Dietary Approaches to Stop Hypertension (DASH)

The American Heart Association estimates that more than 81.1 million people in the United States have at least one form of cardiovascular disease – and this number is still on the rise. It's time to take control of your health. Your first step? Put a little DASH in your life!

DASH, or Dietary Approaches to Stop Hypertension, is a healthy lifestyle plan developed by the National Institutes of Health (NIH) to aid in lowering blood pressure and cholesterol levels without the need for medication. This invigorating program focuses on reaching and maintaining a healthy weight by:

  • Reducing sodium
  • Regular exercise
  • Smoking cessation
  • Moderation of alcohol

High Blood Pressure = Increased Risk!

High blood pressure not only increases the risk of cardiovascular disease, but is especially dangerous because there are no obvious symptoms. Stress, high sodium intake and pre-existing medical conditions all play a role in high blood pressure. While the condition cannot be cured, high blood pressure can be prevented. Are you at risk? Here are your next steps:

  • Visit your doctor. Your health care provider will discuss your individual health needs and help pave the way to good health.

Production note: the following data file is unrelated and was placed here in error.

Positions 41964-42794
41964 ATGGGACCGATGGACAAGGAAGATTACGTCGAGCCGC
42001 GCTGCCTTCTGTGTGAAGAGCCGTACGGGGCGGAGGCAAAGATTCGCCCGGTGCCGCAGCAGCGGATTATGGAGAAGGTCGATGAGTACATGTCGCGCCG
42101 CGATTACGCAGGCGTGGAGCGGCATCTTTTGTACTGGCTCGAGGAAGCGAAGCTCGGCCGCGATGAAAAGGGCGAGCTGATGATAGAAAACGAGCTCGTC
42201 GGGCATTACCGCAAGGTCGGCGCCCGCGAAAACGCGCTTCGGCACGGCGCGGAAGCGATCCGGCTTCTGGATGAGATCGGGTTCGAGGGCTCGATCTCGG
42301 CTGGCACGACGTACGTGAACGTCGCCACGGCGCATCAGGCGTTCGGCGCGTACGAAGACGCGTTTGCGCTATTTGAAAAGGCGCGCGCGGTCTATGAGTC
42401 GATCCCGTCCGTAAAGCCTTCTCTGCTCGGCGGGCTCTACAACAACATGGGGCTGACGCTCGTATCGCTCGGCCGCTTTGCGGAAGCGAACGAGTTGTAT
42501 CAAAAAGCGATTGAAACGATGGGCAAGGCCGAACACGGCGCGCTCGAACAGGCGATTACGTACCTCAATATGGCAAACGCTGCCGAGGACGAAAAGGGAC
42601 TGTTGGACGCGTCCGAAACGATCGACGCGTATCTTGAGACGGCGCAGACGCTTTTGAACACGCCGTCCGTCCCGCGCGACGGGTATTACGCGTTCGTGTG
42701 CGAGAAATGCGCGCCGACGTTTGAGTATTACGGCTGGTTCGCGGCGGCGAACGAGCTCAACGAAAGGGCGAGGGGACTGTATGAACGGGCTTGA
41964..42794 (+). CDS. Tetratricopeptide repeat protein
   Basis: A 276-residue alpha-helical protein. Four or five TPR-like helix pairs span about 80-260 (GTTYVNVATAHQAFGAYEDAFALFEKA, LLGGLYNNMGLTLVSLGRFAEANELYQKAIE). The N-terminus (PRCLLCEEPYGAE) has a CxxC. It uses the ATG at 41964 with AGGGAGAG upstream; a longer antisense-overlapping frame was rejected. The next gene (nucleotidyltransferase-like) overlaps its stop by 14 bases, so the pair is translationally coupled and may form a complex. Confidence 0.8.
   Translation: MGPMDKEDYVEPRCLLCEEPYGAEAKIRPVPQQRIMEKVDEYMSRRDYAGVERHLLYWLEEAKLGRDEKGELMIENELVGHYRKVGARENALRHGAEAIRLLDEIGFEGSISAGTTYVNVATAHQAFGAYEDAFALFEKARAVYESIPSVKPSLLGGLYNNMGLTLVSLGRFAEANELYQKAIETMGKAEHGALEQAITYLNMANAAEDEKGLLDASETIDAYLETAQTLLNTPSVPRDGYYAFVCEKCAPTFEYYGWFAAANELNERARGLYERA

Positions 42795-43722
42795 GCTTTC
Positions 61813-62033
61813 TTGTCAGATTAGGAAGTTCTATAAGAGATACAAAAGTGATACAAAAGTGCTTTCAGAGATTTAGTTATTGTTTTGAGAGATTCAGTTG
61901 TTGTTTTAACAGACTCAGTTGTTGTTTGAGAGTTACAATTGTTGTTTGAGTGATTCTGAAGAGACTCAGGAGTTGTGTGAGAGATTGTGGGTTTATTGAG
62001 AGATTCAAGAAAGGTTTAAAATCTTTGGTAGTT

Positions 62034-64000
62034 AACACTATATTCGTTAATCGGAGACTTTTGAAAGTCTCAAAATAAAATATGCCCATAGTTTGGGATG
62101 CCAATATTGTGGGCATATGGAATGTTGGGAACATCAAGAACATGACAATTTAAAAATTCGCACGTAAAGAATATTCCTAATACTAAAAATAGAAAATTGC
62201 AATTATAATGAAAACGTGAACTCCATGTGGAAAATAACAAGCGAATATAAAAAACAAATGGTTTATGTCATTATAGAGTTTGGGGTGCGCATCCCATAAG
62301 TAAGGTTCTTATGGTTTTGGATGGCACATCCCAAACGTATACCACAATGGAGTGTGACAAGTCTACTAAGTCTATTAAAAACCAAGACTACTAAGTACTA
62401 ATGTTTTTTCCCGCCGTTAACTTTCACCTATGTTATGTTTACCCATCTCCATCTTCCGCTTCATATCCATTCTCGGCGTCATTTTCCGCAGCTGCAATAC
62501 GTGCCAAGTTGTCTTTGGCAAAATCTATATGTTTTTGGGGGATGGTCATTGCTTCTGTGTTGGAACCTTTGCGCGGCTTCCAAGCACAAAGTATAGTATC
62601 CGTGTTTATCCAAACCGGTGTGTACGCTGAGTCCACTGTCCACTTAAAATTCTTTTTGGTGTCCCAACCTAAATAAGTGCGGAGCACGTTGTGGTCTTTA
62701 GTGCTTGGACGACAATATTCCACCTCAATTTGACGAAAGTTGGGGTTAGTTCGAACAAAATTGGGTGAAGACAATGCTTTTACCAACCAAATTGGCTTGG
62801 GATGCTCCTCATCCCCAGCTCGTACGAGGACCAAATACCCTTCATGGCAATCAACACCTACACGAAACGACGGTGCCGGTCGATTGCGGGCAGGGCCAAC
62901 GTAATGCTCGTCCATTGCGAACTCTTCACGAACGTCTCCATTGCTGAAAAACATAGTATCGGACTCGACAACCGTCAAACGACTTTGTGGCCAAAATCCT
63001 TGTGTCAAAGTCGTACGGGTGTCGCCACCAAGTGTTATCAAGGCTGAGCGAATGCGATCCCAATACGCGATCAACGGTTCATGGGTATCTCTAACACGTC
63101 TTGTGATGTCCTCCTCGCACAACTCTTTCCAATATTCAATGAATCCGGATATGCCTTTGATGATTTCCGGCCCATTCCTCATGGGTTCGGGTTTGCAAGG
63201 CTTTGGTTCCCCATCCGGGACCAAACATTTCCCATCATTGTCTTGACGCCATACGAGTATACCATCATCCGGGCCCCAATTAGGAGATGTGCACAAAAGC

• Get active! Make time with friends and family both healthy and fun.
  • Put a little DASH in it. Incorporate this plan into your daily diet and stop high blood pressure dead in its tracks

High blood pressure often leads to various forms of cardiovascular disease, has become a national epidemic. The culprit? Sodium. Health professionals are saying that there is now overwhelming evidence that we must treat sodium reduction as a critical public health priority. So, what's the recommended daily sodium intake? The National Heart, Lung, and Blood Institute (NHLBI) advises less than 2.4 grams (2,400 mg), or 1 teaspoon, of table salt a day. Speak to your provider for individual advice on your recommended sodium intake.

Learn foods that you should choose and foods you should avoid according to a low-salt diet.

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